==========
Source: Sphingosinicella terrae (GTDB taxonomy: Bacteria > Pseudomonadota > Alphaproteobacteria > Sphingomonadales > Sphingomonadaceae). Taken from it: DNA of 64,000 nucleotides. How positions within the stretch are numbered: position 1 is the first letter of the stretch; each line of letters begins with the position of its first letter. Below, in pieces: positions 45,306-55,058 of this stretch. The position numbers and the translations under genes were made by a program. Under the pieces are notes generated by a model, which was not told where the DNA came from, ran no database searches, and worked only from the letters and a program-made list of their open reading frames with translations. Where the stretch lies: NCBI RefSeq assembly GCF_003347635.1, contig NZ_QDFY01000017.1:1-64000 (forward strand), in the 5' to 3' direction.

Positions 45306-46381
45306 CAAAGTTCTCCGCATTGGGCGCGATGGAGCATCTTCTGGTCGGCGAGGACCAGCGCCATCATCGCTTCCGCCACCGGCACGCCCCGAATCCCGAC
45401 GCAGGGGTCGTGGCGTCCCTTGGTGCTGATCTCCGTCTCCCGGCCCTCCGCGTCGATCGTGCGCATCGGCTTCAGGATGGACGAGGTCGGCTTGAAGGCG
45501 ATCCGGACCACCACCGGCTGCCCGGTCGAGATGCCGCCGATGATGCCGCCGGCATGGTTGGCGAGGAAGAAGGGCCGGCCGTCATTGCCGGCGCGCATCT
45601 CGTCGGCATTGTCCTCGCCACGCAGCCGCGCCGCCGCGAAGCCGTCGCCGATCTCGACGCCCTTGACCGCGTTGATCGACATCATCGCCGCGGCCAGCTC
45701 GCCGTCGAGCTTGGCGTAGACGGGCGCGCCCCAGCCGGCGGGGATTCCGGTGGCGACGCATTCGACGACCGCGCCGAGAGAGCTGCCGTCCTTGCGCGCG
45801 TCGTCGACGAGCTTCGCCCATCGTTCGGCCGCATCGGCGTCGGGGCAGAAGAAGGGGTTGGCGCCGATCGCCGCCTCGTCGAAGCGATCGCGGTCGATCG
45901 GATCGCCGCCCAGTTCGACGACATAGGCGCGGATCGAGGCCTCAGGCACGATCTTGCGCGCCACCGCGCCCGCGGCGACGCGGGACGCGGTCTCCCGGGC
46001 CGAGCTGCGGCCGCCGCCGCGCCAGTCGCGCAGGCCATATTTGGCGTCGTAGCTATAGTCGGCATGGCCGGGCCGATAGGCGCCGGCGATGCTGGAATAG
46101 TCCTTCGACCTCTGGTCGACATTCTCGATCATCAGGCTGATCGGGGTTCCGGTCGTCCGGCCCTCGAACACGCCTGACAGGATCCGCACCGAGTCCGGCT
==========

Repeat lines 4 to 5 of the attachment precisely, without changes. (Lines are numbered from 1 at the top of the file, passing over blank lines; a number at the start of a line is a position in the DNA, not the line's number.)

45401 GCAGGGGTCGTGGCGTCCCTTGGTGCTGATCTCCGTCTCCCGGCCCTCCGCGTCGATCGTGCGCATCGGCTTCAGGATGGACGAGGTCGGCTTGAAGGCG
45501 ATCCGGACCACCACCGGCTGCCCGGTCGAGATGCCGCCGATGATGCCGCCGGCATGGTTGGCGAGGAAGAAGGGCCGGCCGTCATTGCCGGCGCGCATCT